People are gathered here to protest the cuts in legal aid that are part of an assault on the Ministry of Justice budget, which under the current government is slated to be cut by one-third between 2010 and 2016. (www.gov.uk/government/news
5 September 2013)
As a result, the most vulnerable people in our society: prisoners, immigrants, the working poor will not be able to secure legal aid. Sir James Munby, the Judge in charge of the Family Division of the Courts called the cuts “disconcerting” and said from the bench that “something should be done”. (www.familyandchildlawblogspot.co.uk)
The rights and liberties of the populace has seen an unprecedented assault in the last fifteen years. Our rights to protest and to privacy, to stand against the iniquities of the government at all have been eroded consistently, and now the ability of the poorest to protect their most fundamental rights is being diminished for cost savings, savings that most think are illusory. (See, e.g., Transforming Legal Aid, Civil and Prison Law Proposals: Justice at Risk? The Law Society, June 2013)
The economic collapse caused by the banks has stretched the middle class and the working class to the breaking point. It has made it more and more difficult to make a living, and we are all hard-pressed to find time to love and enjoy our families, let alone help right the wrongs in our country. But the rule of law is fundamental. When it is only for the rich, our country is in danger of fascism. This is not a fringe issue. Access to the courts was the main demand at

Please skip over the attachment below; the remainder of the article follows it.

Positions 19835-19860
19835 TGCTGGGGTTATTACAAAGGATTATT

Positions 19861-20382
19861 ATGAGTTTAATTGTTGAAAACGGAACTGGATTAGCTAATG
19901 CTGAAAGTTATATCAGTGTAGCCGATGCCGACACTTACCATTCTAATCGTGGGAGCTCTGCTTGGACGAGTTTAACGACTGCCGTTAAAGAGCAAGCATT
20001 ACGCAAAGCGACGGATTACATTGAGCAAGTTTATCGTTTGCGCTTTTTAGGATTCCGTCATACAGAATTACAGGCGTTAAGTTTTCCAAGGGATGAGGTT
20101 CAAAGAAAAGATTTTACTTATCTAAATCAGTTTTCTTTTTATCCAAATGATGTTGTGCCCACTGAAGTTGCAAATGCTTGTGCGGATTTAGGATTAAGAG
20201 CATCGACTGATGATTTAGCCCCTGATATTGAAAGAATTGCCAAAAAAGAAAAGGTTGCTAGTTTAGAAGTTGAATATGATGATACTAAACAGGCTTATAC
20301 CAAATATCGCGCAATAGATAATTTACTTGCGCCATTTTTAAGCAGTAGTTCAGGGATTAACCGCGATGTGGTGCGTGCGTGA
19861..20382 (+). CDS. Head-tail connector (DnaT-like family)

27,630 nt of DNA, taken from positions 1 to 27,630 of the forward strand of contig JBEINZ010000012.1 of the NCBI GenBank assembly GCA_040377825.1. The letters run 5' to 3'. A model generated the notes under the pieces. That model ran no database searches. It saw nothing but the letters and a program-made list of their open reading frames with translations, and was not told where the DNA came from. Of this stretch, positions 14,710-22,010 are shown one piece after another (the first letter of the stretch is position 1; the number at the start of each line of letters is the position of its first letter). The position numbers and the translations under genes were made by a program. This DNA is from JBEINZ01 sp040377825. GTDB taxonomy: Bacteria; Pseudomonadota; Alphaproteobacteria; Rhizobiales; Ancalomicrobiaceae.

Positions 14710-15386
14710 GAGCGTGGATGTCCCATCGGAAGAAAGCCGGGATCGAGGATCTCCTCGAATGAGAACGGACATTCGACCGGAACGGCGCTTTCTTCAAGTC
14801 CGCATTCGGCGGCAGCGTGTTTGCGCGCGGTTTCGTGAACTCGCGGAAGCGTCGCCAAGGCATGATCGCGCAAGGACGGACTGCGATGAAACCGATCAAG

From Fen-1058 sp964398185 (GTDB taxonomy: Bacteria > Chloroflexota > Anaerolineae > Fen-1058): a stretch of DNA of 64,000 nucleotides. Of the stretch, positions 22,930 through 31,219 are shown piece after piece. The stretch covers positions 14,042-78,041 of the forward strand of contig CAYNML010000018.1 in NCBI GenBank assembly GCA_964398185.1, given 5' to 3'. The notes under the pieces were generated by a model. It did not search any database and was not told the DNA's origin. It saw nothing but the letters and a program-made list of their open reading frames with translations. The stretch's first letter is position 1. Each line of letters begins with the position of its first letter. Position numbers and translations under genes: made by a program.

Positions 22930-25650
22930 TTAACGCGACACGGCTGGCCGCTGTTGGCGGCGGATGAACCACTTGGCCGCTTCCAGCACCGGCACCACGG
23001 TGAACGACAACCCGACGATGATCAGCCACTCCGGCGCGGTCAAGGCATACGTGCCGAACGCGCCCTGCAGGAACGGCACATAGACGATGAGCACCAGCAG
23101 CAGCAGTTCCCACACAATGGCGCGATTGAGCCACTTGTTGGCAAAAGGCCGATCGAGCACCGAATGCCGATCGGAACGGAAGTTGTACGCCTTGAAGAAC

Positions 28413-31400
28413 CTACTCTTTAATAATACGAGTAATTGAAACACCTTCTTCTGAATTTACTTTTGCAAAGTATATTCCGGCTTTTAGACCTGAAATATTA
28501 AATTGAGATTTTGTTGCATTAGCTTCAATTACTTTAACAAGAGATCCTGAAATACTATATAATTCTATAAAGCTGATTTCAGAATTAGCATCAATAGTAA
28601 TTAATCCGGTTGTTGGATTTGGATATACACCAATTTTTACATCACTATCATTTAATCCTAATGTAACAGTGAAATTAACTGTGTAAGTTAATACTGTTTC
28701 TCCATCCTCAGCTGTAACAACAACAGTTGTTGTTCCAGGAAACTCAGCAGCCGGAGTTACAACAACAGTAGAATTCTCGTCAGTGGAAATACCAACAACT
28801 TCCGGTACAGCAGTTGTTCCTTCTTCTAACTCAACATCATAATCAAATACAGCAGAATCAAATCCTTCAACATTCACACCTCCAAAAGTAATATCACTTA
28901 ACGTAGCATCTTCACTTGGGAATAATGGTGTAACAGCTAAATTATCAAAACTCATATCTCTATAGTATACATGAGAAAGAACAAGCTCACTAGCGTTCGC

Runnymede. We need it
Please write to Minister Grayling and tell him you oppose these cuts. You can email him at firstname.lastname@example.org
Standing against the legal aid cuts is a way of standing up for the people with mental health problems in prison, the people with learning disabilities among the marginal poor, the people who the Crown seeks to arrest who have no one to defend them, the people known, in Christianity at least, as “the least of these my brethren”.